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J Comp Neurol. 1995 Aug 14;359(1):154-94.

GABAA-receptor heterogeneity in the adult rat brain: differential regional and cellular distribution of seven major subunits.

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1
Institute of Pharmacology, University of Z├╝rich, Switzerland.

Abstract

GABAA-receptors display an extensive structural heterogeneity based on the differential assembly of a family of at least 15 subunits (alpha 1-6, beta 1-3, gamma 1-3, delta, rho 1-2) into distinct heteromeric receptor complexes. The subunit composition of receptor subtypes is expected to determine their physiological properties and pharmacological profiles, thereby contributing to flexibility in signal transduction and allosteric modulation. In heterologous expression systems, functional receptors require a combination of alpha-, beta-, and gamma-subunit variants, the gamma 2-subunit being essential to convey a classical benzodiazepine site to the receptor. The subunit composition and stoichiometry of native GABAA-receptor subtypes remain unknown. The aim of this study was to identify immunohistochemically the main subunit combinations expressed in the adult rat brain and to allocate them to identified neurons. The regional and cellular distribution of seven major subunits (alpha 1, alpha 2, alpha 3, alpha 5, beta 2,3, gamma 2, delta) was visualized by immunoperoxidase staining with subunit-specific antibodies (the beta 2- and beta 3-subunits were covisualized with the monoclonal antibody bd-17). Putative receptor subtypes were identified on the basis of colocalization of subunits within individual neurons, as analyzed by confocal laser microscopy in double- and triple-immunofluorescence staining experiments. The results reveal an extraordinary heterogeneity in the distribution of GABAA-receptor subunits, as evidenced by abrupt changes in immunoreactivity along well-defined cytoarchitectonic boundaries and by pronounced differences in the cellular distribution of subunits among various types of neurons. Thus, functionally and morphologically diverse neurons were characterized by a distinct GABAA-receptor subunit repertoire. The multiple staining experiments identified 12 subunit combinations in defined neurons. The most prevalent combination was the triplet alpha 1/beta 2,3/gamma 2, detected in numerous cell types throughout the brain. An additional subunit (alpha 2, alpha 3, or delta) sometimes was associated with this triplet, pointing to the existence of receptors containing four subunits. The triplets alpha 2/beta 2,3/gamma 2, alpha 3/beta 2,3/gamma 2, and alpha 5/beta 2,3/gamma 2 were also identified in discrete cell populations. The prevalence of these seven combinations suggest that they represent major GABAA-receptor subtypes. Five combinations also apparently lacked the beta 2,3-subunits, including one devoid of gamma 2-subunit (alpha 1/alpha 2/gamma 2, alpha 2/gamma 2, alpha 3/gamma 2, alpha 2/alpha 3/gamma 2, alpha 2/alpha 5/delta).(ABSTRACT TRUNCATED AT 400 WORDS).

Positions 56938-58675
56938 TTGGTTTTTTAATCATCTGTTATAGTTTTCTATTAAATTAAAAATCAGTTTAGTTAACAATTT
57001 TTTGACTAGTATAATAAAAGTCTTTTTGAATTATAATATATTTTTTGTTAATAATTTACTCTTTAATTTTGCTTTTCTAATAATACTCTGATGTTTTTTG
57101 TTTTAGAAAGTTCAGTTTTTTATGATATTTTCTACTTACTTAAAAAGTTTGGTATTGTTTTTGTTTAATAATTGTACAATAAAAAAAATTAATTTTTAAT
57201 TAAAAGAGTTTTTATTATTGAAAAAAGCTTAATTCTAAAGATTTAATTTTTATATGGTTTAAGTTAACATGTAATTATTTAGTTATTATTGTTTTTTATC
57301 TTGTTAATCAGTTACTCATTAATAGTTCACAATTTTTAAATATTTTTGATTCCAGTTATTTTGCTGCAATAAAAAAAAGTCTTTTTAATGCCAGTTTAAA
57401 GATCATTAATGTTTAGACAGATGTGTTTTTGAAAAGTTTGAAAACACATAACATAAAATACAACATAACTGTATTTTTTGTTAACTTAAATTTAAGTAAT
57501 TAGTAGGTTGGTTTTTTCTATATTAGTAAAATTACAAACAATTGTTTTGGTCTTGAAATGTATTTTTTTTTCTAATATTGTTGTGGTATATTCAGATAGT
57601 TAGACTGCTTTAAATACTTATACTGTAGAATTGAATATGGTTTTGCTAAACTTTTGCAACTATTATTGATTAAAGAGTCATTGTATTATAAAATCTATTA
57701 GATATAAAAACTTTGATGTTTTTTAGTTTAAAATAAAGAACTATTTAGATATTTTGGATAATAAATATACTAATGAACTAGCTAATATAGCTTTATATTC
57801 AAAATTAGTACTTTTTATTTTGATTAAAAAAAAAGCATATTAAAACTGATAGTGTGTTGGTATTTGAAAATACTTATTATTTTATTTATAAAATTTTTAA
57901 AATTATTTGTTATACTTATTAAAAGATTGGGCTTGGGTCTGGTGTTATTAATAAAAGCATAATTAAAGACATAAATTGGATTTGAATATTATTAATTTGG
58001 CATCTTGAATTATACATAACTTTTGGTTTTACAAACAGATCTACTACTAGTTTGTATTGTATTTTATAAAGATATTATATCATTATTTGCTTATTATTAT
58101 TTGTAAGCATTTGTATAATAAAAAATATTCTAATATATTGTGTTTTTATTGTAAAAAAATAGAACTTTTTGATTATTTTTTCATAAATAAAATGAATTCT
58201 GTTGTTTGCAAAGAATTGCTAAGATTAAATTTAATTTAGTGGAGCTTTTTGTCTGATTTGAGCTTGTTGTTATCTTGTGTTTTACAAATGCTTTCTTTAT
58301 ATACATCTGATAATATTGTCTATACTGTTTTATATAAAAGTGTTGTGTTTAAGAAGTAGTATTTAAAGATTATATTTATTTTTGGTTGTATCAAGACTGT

PMID:
8557845
DOI:
10.1002/cne.903590111
[Indexed for MEDLINE]
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